Aphasia outcome: the interactions between initial severity, lesion size and location
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The outcome of aphasia at 3 months is variable in patients with moderate/severe stroke. The aim was to predict 3-month aphasia outcome using prediction models including initial severity in addition to the interaction between lesion size and location at the acute phase.
Patients with post-stroke aphasia (assessed by the Aphasia Rapid Test at day 7-ART D7) and MRI performed at day 1 were enrolled (n = 73). Good outcome at 3-months was defined by an Aphasia Handicap Score of 0–2. Each infarct lesion was overlapped with an area of interest in the left temporo-parietal region to compute an intersection index (proportion of the critical region damaged by the infarct). We tested ART D7, age, lesion volume, and intersection index as well as a combined variable lesion volume*intersection in a univariate analysis. Then, we performed a multivariate analysis to investigate which variables were independent predictors of good outcome.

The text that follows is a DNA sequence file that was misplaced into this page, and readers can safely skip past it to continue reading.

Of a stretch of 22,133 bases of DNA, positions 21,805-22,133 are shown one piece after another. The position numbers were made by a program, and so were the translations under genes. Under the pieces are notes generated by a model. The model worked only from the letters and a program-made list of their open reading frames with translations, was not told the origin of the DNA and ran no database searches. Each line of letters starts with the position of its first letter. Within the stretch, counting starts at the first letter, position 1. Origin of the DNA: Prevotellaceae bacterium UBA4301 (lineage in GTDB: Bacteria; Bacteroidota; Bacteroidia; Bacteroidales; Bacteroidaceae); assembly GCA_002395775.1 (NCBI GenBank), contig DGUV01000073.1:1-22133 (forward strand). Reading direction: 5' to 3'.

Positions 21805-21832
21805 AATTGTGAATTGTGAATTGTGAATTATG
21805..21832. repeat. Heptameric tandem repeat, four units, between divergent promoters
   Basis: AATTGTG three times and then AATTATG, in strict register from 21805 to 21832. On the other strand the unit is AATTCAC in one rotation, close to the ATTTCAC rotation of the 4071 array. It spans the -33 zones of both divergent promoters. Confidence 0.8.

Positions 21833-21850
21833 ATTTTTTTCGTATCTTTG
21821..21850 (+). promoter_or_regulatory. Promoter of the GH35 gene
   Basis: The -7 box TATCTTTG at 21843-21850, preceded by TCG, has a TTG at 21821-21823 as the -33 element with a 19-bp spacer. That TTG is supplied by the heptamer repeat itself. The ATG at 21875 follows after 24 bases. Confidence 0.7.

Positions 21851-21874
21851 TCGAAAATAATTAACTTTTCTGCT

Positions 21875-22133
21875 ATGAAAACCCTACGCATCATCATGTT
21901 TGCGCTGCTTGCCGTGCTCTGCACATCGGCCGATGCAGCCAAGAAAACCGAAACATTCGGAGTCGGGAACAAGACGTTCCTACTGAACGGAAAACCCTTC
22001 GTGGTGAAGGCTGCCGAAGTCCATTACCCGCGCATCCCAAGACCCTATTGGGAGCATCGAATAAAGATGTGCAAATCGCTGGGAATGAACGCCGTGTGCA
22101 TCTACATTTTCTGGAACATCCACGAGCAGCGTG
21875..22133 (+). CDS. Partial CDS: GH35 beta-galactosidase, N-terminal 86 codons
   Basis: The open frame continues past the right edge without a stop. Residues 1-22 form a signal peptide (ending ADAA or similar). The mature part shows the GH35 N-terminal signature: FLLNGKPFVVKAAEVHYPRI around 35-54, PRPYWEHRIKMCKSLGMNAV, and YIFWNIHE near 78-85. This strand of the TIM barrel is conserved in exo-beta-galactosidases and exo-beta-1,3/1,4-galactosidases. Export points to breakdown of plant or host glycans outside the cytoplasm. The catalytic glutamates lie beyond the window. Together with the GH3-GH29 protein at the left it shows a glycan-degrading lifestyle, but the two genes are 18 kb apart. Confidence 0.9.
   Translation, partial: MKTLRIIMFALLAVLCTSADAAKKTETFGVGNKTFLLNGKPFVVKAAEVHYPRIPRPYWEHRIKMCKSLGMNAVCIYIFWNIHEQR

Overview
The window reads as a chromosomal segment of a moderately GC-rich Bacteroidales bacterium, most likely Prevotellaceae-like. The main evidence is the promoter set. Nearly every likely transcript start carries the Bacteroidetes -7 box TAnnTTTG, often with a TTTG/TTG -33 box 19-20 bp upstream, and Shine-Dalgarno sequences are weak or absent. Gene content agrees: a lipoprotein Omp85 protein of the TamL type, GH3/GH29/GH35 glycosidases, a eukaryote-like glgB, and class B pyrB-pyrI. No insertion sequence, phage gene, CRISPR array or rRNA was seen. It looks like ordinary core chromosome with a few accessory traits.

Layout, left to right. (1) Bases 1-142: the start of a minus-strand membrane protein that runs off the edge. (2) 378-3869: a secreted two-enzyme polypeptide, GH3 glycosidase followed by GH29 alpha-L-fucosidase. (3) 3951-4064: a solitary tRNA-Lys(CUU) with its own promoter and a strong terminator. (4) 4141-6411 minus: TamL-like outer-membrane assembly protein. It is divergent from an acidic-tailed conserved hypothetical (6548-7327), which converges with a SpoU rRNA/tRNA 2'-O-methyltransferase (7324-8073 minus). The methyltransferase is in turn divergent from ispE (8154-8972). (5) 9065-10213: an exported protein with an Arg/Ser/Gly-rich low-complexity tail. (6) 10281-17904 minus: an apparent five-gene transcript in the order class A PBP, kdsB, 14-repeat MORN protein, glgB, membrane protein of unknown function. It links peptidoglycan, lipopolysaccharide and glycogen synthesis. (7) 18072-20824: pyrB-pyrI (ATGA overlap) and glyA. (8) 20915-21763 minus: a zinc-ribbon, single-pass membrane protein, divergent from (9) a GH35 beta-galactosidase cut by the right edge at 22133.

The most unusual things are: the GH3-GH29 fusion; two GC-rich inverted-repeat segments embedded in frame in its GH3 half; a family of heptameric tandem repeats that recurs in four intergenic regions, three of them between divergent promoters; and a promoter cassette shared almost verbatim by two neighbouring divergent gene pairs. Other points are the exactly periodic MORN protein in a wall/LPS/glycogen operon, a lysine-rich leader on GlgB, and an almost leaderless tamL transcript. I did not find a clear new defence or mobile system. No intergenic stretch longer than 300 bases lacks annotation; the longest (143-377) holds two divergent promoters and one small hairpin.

ART at D7, infarct volume, and the intersection index were univariate predictors of good outcome. In the multivariate analysis, ART D7 and “volume ≥ 50 ml or intersection index ≥ 20%” correctly classified 89% of the patients (p < 0.0001). When added to the model, the interaction between both variables was significant indicating that the impact of the size or site variable depends on the initial severity of aphasia.
In patients with initially severe aphasia, large infarct size or critical damage in left temporoparietal junction is associated with poor language outcome at 3 months.
KeywordsAphasia Magnetic resonance imaging Prognosis
The Pitié-Salpêtrière registry was supported by the French Ministry of Health grant EVALUSINV PHRC AOM 03 008. The research leading to these results has received funding from “Investissements d’avenir” ANR-10-IAIHU-06.
No grant was provided for this analysis and this study.
Compliance with ethical standards
Conflicts of interest
The authors have none.
Patient consent and ethics
The Pitié-Salpêtrière registry has approval by an ethics committee (Paris VI ethic committee). However and in accordance with French legislation, written informed consent from patients was waived, as it is a retrospective database implying only analysis of anonymized data collected prospectively as part of routine clinical care.
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